‘Avec Que La Marmotte’ at Sequoia National Park
The A-minor Beethoven’s melody “La Marmotte” from my childhood piano repertoire was playing in my head all through the long car ride home from Sequoia National Park where my husband and I spent a thoroughly enchanting weekend:
“Ich komme schon durch manches Land,
Avec que la marmotte”
(“I wandered many distant lands,
My marmot was with me” – my own translation).
Goethe’s lyrics, changing from German to French, implied a gentle Savoyard, a boy-wanderer, a street performer with tenderness toward his pet marmot. Intrigued, I asked my music teacher back then how the marmot looked. She said, “Like a squirrel.”
That was not true.
Finally I met my marmot face to face, and discovered that it was larger, fluffier, redder, and much more curious and industrious, and perhaps more intelligent, than your regular gray squirrel. In Sequoia National Park, fat long-tailed marmots take positions around granite boulders along the trails waiting for picnickers. The park administration warns against feeding wildlife, and seasoned park regulars like to relay stories about marmots ripping sandwiches out of the hands of exhausted tourists, attacking baby strollers, and gnawing on car tires.
We did our part by bringing only water to the trail, and having our meals in the place where we stayed – Wuksachi Lodge – an oasis of luxury and indulgence at 7,000-foot elevation in the midst of the wild mountainous forest. From the wood-and-stone central building of the lodge – home to The Peaks restaurant, a swanky little bar, and a cute gift shop – pedestrian trails lead to the serene cottages of Wuksachi Village, paved parking lots, and nearby meadows. Bear sightings have been reported around the lodge, and there are about 500 bears in the entire enormous park, but they usually mind their own business, shy away from people and, if not provoked by food left in cars and other foolish human actions, cause no harm.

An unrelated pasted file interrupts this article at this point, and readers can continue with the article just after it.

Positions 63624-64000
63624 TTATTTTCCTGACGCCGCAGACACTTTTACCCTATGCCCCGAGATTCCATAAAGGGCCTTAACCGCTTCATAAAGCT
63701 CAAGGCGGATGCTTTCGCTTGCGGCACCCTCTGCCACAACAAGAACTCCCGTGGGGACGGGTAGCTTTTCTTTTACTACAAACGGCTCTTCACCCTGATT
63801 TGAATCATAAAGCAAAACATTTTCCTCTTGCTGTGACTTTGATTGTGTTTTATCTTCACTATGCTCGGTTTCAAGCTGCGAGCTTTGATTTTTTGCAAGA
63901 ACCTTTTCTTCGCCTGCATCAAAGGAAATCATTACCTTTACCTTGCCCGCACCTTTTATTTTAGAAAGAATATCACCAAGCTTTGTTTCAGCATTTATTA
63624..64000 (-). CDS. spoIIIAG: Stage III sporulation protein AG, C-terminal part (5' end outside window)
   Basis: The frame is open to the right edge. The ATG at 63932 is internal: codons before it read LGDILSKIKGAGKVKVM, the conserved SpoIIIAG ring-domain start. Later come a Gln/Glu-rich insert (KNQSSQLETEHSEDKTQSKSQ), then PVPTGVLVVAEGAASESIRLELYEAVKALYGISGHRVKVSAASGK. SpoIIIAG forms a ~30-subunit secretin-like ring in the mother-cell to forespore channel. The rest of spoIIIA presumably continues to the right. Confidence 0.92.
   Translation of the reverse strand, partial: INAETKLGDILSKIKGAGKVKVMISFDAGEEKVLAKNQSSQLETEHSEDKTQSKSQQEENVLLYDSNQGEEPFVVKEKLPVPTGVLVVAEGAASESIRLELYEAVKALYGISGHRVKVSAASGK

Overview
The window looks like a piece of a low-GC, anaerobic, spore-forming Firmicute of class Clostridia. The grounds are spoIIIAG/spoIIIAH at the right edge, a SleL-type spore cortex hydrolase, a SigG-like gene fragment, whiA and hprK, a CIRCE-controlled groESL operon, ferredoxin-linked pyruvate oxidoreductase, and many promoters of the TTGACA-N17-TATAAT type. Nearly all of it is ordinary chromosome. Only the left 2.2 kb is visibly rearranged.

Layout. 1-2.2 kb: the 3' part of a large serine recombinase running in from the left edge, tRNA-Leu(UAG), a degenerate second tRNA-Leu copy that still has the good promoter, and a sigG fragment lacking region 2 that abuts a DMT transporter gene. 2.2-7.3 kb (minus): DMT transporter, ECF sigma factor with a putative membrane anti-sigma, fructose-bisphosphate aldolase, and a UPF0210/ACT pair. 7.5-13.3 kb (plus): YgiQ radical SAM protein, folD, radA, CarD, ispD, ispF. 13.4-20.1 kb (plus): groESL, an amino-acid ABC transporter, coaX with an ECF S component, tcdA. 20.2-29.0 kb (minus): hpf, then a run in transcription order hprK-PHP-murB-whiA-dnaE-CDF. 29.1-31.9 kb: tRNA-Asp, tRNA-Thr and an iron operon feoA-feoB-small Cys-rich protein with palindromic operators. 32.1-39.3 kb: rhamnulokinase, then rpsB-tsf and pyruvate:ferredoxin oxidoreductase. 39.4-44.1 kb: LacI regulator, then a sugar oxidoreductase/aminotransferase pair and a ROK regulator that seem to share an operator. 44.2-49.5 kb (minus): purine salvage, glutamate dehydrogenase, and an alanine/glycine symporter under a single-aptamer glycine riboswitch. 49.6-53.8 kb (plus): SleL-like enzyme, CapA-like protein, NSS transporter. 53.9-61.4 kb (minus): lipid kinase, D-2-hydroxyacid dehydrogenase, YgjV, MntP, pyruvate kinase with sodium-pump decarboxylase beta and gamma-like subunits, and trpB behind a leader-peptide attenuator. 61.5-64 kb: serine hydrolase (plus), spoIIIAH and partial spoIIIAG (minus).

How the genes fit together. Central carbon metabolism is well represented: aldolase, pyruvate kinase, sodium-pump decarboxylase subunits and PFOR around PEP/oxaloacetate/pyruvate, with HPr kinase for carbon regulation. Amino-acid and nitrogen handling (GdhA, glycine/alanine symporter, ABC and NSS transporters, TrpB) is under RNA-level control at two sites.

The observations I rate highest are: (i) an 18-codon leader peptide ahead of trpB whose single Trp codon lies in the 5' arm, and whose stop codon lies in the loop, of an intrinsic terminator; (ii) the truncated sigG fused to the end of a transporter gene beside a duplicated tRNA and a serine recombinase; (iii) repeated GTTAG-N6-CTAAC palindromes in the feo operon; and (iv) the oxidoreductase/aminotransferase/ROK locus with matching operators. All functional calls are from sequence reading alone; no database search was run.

On the night of our arrival, weak after a five-hour ride from San Francisco, we were ready to consume about anything, but our dinner at The Peaks turned out to be a real treat.
Prepared by executive chef Jeff Graham, our menu featured the freshest tuna tartar and crab appetizer; Mediterranean salad creatively nestled in shaved cucumber slices; venison with asparagus, red potatoes and blueberry demi-glace, and a dessert of deep-dish caramel apple pie.
Bartender Travis White was mixing some very inspired cocktails, and his lemon-basil emerald potion tasted like a soothing elixir for a tired traveler.
Soon after dinner the sun disappeared behind the mountain ranges, and the dark sky opened up like a treasure chest of sparkling diamonds. We joined an astronomical evening program, Wonders of the Night Sky, offered by the Sequoia Field Institute to lodge guests.
Our guide took a large group of adults and children to a dark meadow, where she was pointing to the familiar constellations and retelling ancient legends about Big and Little Dipper, Scorpio, and Sagittarius.